Russia: Volunteers more likely to be admitted to medical school
Russian Ministry of Health: volunteers more likely to be admitted to medical school
NGOs in the field will soon legalise their cooperation with hospitals.
Hospitals and NGOs will conclude official cooperation agreements. A draft federal law on volunteering in medical institutions, prepared by the Ministry of Health, has already passed its first reading in the State Duma, Oleg Salagai, Director of the Department of Public Health and Communications, told the National Forum of Medical Volunteers in Moscow.
“The lack of an act regulating the activities of volunteers gives them space. But on the other hand, the medical trade has little trust in them and many health organisations try not to link with them simply due to their lack of legal status”, believes Salagai. “We try to empower specific socially orientated NGOs and medical organisations to enable them to identify the most suitable format for volunteering. The public and volunteers are still able to submit comments and corrections to the draft to improve it and provide insights the Ministry cannot. Jointly, we will develop a draft which will help volunteers to help”.
He specifies that volunteers can take full responsibility for certain tasks that go beyond the powers of doctors, such as promoting a healthy lifestyle and preventing illness. The formal agreements will include everything: from the scheduling of hospital visits to the necessity for volunteers to undergo a medical examination.
At the opening of the Forum of Medical Volunteers, Public Chamber member Elena Topoleva noted that society has grown more trusting of the non-profit sector. According to recent sociological research, the level of trust amongst Russians in the work of NGOs has grown to 66%. In addition, NGOs are gaining both financial support and the opportunity to compete with other players in the social services market, including in healthcare provision.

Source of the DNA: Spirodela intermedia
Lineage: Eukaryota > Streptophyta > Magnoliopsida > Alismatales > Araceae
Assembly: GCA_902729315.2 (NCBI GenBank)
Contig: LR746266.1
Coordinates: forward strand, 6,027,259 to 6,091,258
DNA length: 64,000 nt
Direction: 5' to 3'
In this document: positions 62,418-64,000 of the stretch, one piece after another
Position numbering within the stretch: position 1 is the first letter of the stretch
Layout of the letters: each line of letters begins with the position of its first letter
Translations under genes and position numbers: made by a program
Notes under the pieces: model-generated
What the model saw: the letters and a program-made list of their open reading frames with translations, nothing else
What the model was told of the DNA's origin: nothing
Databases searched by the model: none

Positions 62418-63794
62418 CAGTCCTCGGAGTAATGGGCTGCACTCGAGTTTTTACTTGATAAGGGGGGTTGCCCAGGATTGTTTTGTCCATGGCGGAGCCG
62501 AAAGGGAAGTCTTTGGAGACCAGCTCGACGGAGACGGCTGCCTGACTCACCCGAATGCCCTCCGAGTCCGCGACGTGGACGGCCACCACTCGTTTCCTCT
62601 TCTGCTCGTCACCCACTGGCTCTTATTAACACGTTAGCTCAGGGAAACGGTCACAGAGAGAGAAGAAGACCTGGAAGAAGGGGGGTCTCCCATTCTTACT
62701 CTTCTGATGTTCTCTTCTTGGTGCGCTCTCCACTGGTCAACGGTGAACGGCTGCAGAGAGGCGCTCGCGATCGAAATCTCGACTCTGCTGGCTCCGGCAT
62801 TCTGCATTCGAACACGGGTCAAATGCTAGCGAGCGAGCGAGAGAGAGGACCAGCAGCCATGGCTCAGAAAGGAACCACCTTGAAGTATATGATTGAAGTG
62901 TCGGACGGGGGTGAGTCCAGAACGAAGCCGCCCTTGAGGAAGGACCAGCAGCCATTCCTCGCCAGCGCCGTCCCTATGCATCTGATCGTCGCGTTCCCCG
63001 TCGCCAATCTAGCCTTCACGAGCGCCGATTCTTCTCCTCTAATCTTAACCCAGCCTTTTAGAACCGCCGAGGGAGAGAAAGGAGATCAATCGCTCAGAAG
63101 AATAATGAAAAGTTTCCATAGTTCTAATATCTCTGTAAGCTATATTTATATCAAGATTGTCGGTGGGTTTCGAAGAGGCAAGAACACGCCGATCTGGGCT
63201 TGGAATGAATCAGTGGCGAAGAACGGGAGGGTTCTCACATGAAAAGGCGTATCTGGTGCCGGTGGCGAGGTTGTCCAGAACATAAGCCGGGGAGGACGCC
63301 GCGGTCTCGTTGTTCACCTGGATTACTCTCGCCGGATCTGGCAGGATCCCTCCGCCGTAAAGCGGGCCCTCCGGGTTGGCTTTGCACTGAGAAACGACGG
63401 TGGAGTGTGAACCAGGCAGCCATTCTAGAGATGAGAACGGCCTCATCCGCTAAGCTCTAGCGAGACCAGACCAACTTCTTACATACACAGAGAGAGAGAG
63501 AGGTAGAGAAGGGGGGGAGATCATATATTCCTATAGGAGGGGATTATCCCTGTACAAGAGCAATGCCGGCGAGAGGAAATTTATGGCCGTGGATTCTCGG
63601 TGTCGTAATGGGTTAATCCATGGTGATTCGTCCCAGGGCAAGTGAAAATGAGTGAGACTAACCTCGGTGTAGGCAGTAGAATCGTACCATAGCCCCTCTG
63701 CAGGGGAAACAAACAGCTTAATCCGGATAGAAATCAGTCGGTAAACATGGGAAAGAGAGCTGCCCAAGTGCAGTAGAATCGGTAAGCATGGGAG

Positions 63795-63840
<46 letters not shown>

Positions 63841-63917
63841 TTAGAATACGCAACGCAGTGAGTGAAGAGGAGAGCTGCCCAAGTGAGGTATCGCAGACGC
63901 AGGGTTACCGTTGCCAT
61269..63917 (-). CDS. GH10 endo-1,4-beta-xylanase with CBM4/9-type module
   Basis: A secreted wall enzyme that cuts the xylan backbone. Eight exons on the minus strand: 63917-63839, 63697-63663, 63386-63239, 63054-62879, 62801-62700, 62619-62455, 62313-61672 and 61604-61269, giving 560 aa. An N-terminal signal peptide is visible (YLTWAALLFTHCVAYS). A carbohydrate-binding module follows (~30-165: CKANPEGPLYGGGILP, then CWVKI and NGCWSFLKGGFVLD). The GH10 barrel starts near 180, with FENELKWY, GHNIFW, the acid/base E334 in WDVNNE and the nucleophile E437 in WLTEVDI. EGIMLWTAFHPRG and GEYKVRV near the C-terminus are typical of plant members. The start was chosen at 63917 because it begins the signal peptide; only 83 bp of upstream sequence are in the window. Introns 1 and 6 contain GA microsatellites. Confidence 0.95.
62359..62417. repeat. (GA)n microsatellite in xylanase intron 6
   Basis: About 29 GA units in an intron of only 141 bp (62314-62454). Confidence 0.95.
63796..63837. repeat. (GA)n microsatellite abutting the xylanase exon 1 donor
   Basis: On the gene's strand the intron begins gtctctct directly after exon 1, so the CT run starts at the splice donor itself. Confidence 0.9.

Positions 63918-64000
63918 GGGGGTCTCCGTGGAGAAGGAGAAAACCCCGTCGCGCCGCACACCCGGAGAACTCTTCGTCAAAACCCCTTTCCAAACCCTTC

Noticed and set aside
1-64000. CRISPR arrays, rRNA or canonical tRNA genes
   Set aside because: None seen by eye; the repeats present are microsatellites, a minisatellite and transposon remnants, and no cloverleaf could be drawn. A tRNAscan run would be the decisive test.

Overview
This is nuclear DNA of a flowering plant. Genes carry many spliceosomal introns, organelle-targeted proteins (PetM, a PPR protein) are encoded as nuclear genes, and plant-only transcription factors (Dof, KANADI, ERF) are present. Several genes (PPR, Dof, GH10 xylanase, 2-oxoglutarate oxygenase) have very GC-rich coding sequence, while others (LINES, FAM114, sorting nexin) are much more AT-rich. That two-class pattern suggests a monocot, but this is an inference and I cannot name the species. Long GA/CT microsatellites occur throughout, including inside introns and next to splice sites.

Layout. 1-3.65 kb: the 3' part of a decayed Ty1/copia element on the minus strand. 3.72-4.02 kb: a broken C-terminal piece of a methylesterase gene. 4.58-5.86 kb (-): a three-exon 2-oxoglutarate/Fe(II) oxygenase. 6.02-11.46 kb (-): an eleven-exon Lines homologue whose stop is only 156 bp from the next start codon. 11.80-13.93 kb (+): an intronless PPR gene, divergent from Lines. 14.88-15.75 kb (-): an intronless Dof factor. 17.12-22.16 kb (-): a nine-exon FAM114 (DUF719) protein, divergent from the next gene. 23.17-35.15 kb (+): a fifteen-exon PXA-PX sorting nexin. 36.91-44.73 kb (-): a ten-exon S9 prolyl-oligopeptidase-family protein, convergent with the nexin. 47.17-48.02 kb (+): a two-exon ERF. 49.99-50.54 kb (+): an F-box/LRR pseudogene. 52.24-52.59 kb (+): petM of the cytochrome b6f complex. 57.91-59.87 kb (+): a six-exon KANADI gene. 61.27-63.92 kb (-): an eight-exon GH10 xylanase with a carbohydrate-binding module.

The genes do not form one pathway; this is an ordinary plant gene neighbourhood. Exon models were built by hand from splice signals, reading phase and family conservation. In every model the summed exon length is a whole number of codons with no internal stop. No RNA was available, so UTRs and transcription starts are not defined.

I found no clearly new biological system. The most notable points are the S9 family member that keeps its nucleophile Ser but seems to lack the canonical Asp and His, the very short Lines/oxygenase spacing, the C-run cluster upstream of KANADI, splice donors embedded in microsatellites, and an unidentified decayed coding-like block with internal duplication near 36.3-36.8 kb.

“As the Public Chamber, we will ensure that barriers are overcome and NGOs can become full participants in the social services market”, emphasised Topoleva.
The Ministry of Health has prepared a further draft law. If it is accepted, medical volunteers will be granted priority access to higher and specialised secondary education institutions. This was announced at the Forum by the Health Minister Veronika Skvortsova. She also noted plans to continue to attract volunteers to the country’s most significant events in the field of healthcare.
“We consider voluntary activities to be an element of upbringing and socialisation”, added Igor Mikheev, Director of the Department of State Policy for Child and Youth Education in the Ministry of Education and Science. “Self-realisation through joint activities and a sense of responsibility – these trends are developing in university and are already spreading to schools”.